A Timely Story of the Courage to Change

Some protest in violence. One man stands in silence.

When writer Gerald Sanpatri loses everything he holds dear, he has a choice to make. His anger leads him to the crowded Presidential Square, full of mob mentality and wrath towards the brutal dictator Antoine. As Gerald takes part in the demonstration for freedom, he allows his angst to bubble close to the brink of desperation, and he sees the soldiers come forth out of the gates, unleashing a torrent of pain and violence on the seething crowd.

Gerald cowers. He sees a young teen fall dead at his feet. Fear grips him, and he flees for his life into the desperate seat of the rebellion.

He comes to believe that violence cannot be the answer, and that a soul as broken as himself cannot cause a revolution. He can’t right all the wrongs. But he can remove the garbage dump from underneath his neighbor’s house. He can write stories of courage and goodness.

So one day, he returns to the Presidential Square where he stands on his sore feet with a smile on his face and a dream in his pocket. And he waits for the revolution to come.

A story of courage. A story of hope. A story of achieving the unthinkable. Experience the amazing story of Gerald Sanpatri, the man who decided to pen “A Love Story for a Nation.”

Available on Kindle and in Paperback from AMAZON!

Get paperback with free worldwide shipping from The Book Depository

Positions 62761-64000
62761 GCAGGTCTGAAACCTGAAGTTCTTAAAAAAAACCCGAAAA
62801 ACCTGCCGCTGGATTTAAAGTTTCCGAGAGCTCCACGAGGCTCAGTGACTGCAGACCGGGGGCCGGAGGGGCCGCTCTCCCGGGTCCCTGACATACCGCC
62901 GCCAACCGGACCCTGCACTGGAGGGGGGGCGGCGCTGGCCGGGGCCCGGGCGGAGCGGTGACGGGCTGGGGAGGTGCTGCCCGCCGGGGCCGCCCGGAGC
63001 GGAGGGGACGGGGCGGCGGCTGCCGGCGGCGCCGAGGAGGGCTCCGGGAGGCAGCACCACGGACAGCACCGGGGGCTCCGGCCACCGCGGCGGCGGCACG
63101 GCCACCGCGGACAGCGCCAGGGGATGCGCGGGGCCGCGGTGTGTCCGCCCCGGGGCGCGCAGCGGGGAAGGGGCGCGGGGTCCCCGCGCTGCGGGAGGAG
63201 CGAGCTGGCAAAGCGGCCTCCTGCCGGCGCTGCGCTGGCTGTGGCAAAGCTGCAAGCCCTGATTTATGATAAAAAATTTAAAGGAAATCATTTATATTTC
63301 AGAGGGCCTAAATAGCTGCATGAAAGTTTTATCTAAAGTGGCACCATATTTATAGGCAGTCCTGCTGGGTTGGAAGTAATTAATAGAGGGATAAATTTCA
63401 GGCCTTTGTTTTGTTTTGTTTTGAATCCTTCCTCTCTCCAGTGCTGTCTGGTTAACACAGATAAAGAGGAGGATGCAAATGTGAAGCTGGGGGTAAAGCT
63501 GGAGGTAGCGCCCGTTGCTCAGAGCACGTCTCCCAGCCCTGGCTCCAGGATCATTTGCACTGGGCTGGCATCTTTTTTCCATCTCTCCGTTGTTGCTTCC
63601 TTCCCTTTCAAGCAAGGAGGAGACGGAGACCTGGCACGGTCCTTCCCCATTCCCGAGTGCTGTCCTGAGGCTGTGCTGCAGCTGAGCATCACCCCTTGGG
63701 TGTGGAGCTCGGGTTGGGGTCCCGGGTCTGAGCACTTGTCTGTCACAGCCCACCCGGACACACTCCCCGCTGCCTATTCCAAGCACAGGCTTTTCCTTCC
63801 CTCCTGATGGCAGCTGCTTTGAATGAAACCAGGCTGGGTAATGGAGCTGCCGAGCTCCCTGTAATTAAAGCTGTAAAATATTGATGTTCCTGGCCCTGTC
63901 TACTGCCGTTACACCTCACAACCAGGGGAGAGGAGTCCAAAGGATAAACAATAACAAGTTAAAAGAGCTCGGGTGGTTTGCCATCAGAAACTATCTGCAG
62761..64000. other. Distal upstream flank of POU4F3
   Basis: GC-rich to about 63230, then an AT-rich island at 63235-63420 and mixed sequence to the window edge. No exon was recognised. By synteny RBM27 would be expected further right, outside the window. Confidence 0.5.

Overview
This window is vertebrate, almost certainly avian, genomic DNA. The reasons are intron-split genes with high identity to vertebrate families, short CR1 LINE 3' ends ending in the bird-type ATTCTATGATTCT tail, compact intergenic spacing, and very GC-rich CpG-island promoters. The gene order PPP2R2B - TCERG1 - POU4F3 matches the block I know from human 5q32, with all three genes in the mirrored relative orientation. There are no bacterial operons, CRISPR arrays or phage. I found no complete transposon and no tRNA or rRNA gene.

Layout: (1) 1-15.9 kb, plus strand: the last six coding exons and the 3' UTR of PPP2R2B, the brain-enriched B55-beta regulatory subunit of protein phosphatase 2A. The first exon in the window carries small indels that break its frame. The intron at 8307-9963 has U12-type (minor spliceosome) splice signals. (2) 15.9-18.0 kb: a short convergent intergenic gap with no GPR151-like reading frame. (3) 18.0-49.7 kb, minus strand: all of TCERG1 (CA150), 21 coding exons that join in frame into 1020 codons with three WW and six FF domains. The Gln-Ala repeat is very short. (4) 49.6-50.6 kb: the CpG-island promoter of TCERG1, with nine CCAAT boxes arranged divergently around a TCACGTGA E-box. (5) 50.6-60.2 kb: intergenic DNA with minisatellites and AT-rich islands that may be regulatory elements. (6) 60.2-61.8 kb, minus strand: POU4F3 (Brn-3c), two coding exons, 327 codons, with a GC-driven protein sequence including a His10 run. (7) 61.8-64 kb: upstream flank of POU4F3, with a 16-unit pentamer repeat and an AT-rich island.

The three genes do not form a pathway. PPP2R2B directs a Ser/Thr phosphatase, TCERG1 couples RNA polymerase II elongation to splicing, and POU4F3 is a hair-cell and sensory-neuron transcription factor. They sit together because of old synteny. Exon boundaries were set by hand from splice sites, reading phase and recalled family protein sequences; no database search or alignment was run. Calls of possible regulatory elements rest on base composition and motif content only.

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Travel to an Unspecified Country. Travel to Every County. “A Must Read”

My latest novel, A Love Story for a Nation, is set in the country of ?

Actually, even I don’t know. It’s unspecified.

I wonder if that bothers anyone.

The story is set in the capital city called ?

Hmmm, even that is unknown. The one place in the story that is known is the slum-like section affectionately known as Reoux – the heart of the resistance, the home of workers, the lower class, the heart and soul of the nation. They live and work and breath and love under the watchful eye of the oppressive regime. Their hearts yearn for freedom, but are just as often content to kiss their kids goodnight after a hearty meal consisting of more heart and less meal.

Gerald J. Sanpatri lives in Reoux with his wife. He is the neighbor everyone loves. Kind and compassionate, giving and loving. His heart doesn’t take its cue from circumstance. He smiles at the children, gently rubs the arm of his wife, and sits down with friends and enjoys a humble meal of beans and rice. Life is good in the midst of poverty and under the crushing force of the city.

But beneath this humble existence, the city is starting to pulse with new life. Whispers of demonstrations, comedic skits of the dictator are on the street, new boldness is felt in the classrooms.

Time is a poor master of fate. For when the timing is right, the cracks of society begin to buckle the entire structure. Dictatorship is no match for freedom. Oppression is no match for love.

Wherever there are people who wish to be free, wherever their are those who struggle to love and live the life they want, wherever there are those who are will to take a stand for their God-given rights, that is where this story takes place.